For Immediate Release


Wed., July 20, 2011  

A Humanitarian and Community Activist Passes Away


LOS ANGELES - Lillian Harkless Mobley, an activist whose deep commitment to healthcare helped foster a university devoted to medicine and science, and whose passion for social justice led to her reverence, passed away Monday night. She was 81.

Mrs. Lillian Harkless Mobley (left), standing next to former CDU president Susan Kelly, received in 2007 an honorary degree from the University. (Courtesy of Our Weekly)
The University’s flag was lowered to half-mast after Mrs. Mobley passed away.
(Photo by Laurell L. Black)

Surrounded by loved ones, she died at Centinela Hospital Medical Center in Inglewood after a weeks-long stay. For much of her life, though she fought chronic illness, she was known to fight even harder for better healthcare and better standards of living for children and seniors who existed on marginal means.  

“Mrs. Mobley dedicated her life to serving the poor,” said David M. Carlisle, M.D., Ph.D., who ordered the CDU flag at half-mast upon hearing news of her death. “She was a tireless force for helping others in need, and for holding those in charge to their promises.”

She once described her philosophy this way: “I have to keep going…If I lie down and feel sorry for myself, they might as well call the undertaker. The challenges of life just keep me going, because there is still work to be done.” It was a belief that she held until the end.

“She had a very commanding presence,” said Gus Gill, M.D., a senior advisor to the president at Charles Drew University. “Something about her demeanor made everybody give her the utmost respect.”

From powerful politicians to university presidents to neighborhood children, everyone knew the Macon, Georgia native as “Mrs. Mobley.” “I don’t remember anybody ever calling her Lillian,” Dr. Gill said, even among her peers.  

Mrs. Mobley and her husband James Mobley, moved in 1950 to South Los Angeles. She became one of a group of mothers living in Watts whose grassroots activism became a powerful force for community change. She, along with Caffie Greene, Mary Henry and others were instrumental in persuading local officials to build what became known as Charles Drew University, and Martin Luther King Jr. General Hospital. A lack of access to health care in the mid-1960s was one of the prime causes for the Watts riot.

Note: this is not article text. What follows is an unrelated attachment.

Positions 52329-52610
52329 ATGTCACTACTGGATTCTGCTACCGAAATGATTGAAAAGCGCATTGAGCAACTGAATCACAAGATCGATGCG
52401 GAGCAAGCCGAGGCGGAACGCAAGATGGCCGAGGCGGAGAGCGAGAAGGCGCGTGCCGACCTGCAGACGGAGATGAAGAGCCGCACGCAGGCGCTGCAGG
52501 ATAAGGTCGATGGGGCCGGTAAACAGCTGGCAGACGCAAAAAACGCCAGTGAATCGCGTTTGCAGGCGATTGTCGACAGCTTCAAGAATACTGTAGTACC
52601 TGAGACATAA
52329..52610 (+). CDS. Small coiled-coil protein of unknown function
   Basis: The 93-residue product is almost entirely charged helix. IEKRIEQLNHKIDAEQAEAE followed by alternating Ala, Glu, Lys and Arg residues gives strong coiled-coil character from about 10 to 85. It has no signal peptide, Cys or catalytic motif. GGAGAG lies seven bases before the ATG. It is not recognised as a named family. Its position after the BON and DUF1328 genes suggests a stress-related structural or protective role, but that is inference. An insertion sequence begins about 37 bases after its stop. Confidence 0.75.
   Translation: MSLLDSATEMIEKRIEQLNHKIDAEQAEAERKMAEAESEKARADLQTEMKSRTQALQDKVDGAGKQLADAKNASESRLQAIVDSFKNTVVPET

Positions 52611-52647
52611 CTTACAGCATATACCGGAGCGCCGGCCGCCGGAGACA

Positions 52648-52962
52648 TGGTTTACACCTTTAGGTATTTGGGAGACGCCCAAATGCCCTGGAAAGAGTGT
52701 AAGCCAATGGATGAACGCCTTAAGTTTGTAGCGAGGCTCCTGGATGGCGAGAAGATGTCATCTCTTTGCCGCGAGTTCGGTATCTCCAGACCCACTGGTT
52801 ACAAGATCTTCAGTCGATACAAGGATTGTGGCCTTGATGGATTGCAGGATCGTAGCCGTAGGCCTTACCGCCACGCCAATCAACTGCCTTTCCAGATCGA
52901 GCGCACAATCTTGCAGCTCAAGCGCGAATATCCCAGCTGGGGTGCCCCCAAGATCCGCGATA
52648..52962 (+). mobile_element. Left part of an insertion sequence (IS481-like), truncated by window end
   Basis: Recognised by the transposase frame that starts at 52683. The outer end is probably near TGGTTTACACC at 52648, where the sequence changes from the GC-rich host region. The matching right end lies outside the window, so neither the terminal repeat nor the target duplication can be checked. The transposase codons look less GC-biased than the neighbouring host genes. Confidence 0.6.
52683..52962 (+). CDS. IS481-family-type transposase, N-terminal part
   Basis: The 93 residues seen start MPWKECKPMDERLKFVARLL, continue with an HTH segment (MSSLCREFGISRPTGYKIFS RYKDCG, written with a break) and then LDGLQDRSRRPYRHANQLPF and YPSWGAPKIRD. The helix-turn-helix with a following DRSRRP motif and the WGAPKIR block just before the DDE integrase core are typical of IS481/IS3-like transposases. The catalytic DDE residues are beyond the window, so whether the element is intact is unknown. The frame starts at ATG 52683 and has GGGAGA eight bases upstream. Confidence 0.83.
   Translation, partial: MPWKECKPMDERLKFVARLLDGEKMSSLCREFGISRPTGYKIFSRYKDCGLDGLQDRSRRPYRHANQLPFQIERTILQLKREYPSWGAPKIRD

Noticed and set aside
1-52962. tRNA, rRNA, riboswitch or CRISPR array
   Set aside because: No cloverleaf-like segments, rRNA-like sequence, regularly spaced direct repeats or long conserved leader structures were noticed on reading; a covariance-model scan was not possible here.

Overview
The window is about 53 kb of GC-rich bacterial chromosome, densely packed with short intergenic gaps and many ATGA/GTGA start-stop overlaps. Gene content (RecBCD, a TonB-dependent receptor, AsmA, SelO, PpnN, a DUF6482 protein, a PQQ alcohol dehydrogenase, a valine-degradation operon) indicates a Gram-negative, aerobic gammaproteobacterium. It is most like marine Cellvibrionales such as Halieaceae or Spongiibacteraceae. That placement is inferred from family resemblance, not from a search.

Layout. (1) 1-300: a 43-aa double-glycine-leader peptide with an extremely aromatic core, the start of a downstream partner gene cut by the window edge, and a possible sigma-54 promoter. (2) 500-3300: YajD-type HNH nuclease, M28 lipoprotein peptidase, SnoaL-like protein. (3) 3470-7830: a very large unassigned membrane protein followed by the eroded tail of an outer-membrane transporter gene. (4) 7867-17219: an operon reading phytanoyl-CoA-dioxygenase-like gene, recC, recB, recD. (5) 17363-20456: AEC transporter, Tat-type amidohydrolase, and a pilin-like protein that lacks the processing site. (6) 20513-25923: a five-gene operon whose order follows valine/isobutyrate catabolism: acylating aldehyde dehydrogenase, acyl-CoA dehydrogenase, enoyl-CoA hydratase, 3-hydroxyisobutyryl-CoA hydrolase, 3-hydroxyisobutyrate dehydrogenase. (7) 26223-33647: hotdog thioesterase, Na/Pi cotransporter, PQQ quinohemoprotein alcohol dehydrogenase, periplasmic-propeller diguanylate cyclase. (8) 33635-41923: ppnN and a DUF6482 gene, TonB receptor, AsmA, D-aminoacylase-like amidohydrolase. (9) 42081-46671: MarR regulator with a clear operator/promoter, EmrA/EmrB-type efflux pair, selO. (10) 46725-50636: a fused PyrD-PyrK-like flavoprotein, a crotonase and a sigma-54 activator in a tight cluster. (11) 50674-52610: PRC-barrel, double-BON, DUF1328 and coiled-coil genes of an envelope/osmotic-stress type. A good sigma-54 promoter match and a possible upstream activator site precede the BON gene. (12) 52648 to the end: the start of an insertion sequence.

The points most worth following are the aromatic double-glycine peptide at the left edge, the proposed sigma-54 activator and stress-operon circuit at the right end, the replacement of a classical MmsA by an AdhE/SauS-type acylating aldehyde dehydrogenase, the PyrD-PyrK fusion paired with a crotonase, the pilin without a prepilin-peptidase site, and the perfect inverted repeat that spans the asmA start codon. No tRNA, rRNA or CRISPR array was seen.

“She was critically important to the opening of Charles Drew University,” Dr. Carlisle said, ”and has remained a steadfast supporter of the institution.”

Mrs. Mobley also served on a committee that sought to construct permanent buildings at Los Angeles Southwest Community College. In 1980, she was elected as a delegate to the Democratic National Convention. Mrs. Mobley also started a center in 1982 for seniors and youth, shortly after being named a delegate to the State Conference on Aging.

With deteriorating health, Mrs. Mobley sustained amputations and, in later years, became wheelchair bound. Still, she remained an active leader, serving on 20 organizational boards or holding similar leadership roles. She also played a critical role in helping build support for the Maxine Waters Education Preparatory Center that provides technical education.

Every Monday Mrs. Mobley directed the Black Community Health Task Force, a group she helped form more than two decades earlier for improving the community. She held those in power responsible for their promises.

For a lifetime of service, Mrs. Mobley received in 2007 a Doctor of Humane Letters for Service and Achievement from Charles Drew University. She also had served for years on Charles Drew University’s board of trustees. Even after stepping down from the board, she never stopped fulfilling what she viewed as her role for the school: upholding the University’s mission of conducting research and educating health professionals to serve the underserved, with excellence and compassion.



For more information, please contact:
Daryl Strickland

Charles Drew University of Medicine & Science
Telephone: (562) 229-4924
Office : (323) 563-4983


About Charles R. Drew University of Medicine and Science
CDU is a private, nonprofit, nonsectarian, minority-serving medical and health sciences institution.  Located in the Watts-Willowbrook area of South Los Angeles, CDU has graduated more than 550 medical doctors, 2,500 post-graduate physicians, more than 2,000 physician assistants and hundreds of other health professionals.  The only dually designated Historically Black Graduate Institution and Hispanic Serving Health Professions School in the U.S., CDU is recognized as a leader in translational and health inequities research, specifically with respect to heart disease, diabetes, cancer, mental health, and HIV/AIDS.  Recently, the CDU/UCLA medical program was named the “best performer” in the University of California System with respect to producing outstanding underrepresented minority physicians by the Greenlining Institute.  For more information, visit .


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